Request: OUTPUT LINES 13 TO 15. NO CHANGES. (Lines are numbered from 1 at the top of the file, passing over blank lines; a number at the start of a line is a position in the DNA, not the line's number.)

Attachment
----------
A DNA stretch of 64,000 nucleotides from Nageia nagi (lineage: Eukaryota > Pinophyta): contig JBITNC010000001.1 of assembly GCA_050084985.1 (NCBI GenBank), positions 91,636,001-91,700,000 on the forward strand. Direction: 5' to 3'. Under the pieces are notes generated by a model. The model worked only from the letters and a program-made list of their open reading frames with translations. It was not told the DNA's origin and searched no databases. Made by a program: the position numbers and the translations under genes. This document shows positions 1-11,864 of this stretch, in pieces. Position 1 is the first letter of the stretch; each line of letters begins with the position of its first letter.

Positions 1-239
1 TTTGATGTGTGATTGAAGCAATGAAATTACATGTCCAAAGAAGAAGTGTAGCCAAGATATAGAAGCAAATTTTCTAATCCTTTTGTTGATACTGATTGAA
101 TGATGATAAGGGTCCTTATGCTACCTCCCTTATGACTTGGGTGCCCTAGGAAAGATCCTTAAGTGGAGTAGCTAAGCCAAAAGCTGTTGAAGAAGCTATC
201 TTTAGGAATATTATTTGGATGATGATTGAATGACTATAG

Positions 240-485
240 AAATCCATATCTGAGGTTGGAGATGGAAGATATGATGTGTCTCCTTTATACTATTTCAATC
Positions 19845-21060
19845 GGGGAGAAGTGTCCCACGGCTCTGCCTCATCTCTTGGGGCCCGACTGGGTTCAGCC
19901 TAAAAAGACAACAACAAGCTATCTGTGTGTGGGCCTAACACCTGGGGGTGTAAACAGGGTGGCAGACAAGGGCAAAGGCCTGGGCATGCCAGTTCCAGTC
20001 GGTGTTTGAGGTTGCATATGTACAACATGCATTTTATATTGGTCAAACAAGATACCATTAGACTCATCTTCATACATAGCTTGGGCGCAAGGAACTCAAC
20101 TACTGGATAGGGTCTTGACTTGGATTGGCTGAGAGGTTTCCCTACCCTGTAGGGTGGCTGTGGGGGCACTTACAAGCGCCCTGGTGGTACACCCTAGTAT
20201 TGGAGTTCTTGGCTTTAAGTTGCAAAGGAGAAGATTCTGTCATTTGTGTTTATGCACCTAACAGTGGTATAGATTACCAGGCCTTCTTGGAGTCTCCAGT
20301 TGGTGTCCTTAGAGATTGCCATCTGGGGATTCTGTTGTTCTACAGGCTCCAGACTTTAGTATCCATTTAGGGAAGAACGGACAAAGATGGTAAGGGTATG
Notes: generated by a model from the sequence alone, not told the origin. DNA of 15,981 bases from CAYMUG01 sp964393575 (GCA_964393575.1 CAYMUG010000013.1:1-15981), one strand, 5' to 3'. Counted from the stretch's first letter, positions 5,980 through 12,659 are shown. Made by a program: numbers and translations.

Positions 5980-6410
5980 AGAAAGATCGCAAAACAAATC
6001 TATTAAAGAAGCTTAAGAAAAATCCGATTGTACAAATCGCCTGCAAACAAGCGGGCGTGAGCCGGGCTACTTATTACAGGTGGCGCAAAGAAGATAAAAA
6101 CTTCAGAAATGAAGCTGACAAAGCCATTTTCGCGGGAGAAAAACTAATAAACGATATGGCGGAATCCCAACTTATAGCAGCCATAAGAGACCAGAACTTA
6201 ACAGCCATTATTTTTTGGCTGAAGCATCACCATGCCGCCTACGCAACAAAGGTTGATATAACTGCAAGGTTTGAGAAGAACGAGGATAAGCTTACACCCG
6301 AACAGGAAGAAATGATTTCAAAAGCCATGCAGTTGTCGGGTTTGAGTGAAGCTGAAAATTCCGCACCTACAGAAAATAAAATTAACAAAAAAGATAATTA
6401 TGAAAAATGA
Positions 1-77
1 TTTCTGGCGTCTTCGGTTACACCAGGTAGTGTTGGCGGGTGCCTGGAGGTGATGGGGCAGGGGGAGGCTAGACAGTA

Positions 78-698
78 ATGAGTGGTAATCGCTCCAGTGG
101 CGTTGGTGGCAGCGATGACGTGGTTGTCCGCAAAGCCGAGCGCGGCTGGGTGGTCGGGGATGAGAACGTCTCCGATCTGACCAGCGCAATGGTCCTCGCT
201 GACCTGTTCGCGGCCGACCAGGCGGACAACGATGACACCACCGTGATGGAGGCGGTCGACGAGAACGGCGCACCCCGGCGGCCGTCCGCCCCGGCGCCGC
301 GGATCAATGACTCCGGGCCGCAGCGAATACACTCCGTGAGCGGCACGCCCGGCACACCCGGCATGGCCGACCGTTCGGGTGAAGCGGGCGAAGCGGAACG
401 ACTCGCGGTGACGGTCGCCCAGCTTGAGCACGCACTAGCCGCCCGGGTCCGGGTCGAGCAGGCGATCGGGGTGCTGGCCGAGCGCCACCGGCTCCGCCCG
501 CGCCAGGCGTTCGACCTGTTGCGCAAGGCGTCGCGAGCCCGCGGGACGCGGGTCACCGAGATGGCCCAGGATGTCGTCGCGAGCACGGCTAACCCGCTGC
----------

20201 TGGAGTTCTTGGCTTTAAGTTGCAAAGGAGAAGATTCTGTCATTTGTGTTTATGCACCTAACAGTGGTATAGATTACCAGGCCTTCTTGGAGTCTCCAGT
20301 TGGTGTCCTTAGAGATTGCCATCTGGGGATTCTGTTGTTCTACAGGCTCCAGACTTTAGTATCCATTTAGGGAAGAACGGACAAAGATGGTAAGGGTATG
Notes: generated by a model from the sequence alone, not told the origin. DNA of 15,981 bases from CAYMUG01 sp964393575 (GCA_964393575.1 CAYMUG010000013.1:1-15981), one strand, 5' to 3'. Counted from the stretch's first letter, positions 5,980 through 12,659 are shown. Made by a program: numbers and translations.